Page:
Between 2000 and 2015, the total area of glacial lakes in the Koshi basin increased by 12%, 8% in the Gandaki basin, and 1.27% in the Karnali basin.
The overall number of glacial lakes has decreased in the Koshi basin from 2,119 in 2000 to 2,064 in 2015, as smaller glacier lakes have merged. “But the overall lake area has increased,” added Arun Bhakta Shrestha, another member of the ICIMOD research team.
Transboundary cooperation a must
More than 50% of the dangerous lakes identified by ICIMOD are in Tibet.
A study published in June by Chinese researchers mapped 654 glacier lakes in the Tibetan Plateau of China. It identified 246 of them as dangerous.
“We not only analysed the characteristics of the lakes, such as coverage area and growth speed, but also considered if there are communities and infrastructure downstream,” said Wang Shijin, an associate researcher at the Chinese Academy of Sciences and one of the authors of the study.
Liu Shiyin, a researcher at the Institute of International Rivers and Eco-security at Yunnan University, said that mitigation measures are already being planned at some high-risk glacier lakes. “This will also reduce the risks for countries downstream,” Liu added.
Experts have urged countries for more cooperation in monitoring glacial lakes and reducing the risks they pose. “We have consulted with some research agencies in China including the Chinese Academy of Sciences with whom we have a good relationship. We are hoping to do more field studies together to validate this information,” said David Molden, director-general of ICIMOD.
Wang said that researchers in upstream and downstream countries should work together to address the problem. “Assessing the outburst risk of high-risk glacier lakes in China, the upstream country of the rivers, could provide scientific analysis for the countries downstream,” he said.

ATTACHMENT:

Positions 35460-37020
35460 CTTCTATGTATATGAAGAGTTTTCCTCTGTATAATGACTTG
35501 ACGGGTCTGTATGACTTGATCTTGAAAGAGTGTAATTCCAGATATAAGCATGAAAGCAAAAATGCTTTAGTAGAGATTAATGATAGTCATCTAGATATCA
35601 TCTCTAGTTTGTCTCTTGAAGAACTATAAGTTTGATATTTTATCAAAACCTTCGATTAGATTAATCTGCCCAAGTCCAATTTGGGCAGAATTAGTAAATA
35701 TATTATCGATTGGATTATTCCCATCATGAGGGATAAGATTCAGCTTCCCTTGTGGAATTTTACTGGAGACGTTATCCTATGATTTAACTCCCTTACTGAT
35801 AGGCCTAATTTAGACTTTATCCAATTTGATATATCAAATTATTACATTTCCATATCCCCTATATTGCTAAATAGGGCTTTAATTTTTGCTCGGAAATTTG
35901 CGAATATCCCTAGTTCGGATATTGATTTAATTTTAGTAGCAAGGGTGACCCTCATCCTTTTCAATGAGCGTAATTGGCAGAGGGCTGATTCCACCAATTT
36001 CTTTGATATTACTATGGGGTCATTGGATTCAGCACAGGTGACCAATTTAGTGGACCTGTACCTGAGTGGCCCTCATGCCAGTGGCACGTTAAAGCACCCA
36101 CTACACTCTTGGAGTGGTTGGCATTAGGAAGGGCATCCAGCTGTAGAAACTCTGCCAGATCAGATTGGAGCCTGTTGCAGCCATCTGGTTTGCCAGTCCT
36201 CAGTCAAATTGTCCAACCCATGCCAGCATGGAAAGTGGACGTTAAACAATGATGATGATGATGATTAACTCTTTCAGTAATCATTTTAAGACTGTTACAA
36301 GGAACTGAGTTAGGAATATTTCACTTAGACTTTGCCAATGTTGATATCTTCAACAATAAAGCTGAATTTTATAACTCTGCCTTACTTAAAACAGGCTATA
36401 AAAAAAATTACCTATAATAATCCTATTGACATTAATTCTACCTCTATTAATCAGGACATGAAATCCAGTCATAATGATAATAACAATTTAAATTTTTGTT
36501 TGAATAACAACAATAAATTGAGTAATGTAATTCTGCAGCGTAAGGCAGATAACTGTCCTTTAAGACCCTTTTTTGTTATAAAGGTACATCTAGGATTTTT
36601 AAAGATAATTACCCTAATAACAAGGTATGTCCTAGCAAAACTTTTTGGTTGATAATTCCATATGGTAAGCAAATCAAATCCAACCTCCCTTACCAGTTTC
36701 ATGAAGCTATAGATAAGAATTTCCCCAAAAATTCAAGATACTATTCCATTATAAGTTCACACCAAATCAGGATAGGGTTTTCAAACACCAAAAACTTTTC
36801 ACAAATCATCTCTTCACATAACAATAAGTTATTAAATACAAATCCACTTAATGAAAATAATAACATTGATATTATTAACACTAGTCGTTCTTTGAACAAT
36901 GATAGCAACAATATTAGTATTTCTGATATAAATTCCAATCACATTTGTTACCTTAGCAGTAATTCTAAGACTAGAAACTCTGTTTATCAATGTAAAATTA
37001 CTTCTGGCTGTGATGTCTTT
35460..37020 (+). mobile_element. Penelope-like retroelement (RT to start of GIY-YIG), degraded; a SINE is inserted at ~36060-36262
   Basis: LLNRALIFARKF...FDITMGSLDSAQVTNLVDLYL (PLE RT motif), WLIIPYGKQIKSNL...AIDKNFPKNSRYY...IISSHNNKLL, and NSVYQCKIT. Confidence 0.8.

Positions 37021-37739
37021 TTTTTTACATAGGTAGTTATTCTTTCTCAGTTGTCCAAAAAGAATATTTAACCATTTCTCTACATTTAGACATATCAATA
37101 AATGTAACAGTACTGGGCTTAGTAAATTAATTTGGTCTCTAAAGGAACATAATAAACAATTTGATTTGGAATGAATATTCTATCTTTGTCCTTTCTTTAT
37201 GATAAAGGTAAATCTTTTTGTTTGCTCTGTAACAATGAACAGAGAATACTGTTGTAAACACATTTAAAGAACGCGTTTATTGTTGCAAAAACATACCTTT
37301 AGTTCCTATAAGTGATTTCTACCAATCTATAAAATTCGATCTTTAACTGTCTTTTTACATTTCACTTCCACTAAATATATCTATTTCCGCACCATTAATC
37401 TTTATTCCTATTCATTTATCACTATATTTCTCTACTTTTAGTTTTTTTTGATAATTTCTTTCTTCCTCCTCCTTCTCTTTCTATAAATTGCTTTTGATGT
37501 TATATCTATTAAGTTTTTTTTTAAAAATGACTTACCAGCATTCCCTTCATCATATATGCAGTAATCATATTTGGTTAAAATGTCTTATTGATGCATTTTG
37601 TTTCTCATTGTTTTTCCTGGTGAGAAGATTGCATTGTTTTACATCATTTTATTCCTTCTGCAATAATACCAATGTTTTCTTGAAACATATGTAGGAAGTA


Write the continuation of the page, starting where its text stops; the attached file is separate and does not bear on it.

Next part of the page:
ICIMOD has made efforts to foster more cooperation, but geopolitical tensions in the region have got in the way.
Out of 20 agreements and memorandums of understanding signed between Nepal and China, one is on disaster risk reduction and emergency response. Several high-level meetings between the two countries have taken place in the past few years, but high mountain transboundary research has not been prioritised.
“If those lakes in Tibet burst [water] will eventually flow south to Nepal, devastating communities here [in Nepal]. There needs to be stronger cooperation between the two countries to curb this problem but I don’t see much progress,” said Ngamindra Dahal, chair of Nepal Water Conservation Foundation.
One example in the new ICIMOD report highlights the lack of cooperation and information exchange. It describes past efforts to lower the water level in four rank I lakes in Tibet to reduce the risk of GLOFs. “The water level of Tsho Rolpa in Nepal was lowered by more than 3 metres in 2000, and of Imja Tsho, also in Nepal, by 3.4 metres in 2016. Similarly, the water levels of two lakes in the TAR, China, had also been lowered, but the details are not known.”
At a local level, however, some cooperation has been reported recently. According to local media outlets, in July this year local authorities in Tibet along the Bhotekoshi river warned their counterparts in Nepal’s Sindhupalchowk district of a possible GLOF from Keyrung Tshyo glacial lake in Tibet. This meant that Nepali communities could be alerted.
While there is still little research in high mountain areas, the agencies involved told The Third Pole that the new ICIMOD data will help governments take climate change more seriously and enhance transboundary cooperation. “We believe that this new information will be taken as an opportunity to work together by the governments as it is of critical importance to all countries that share these basins,” said Ayshanie Medagangoda-Labe, resident representative at the United National Development Programme in Nepal.
Ramesh Bhushal is The Third Pole’s Nepal editor. Shi Yi, a senior researcher at China Dialogue, contributed to this article.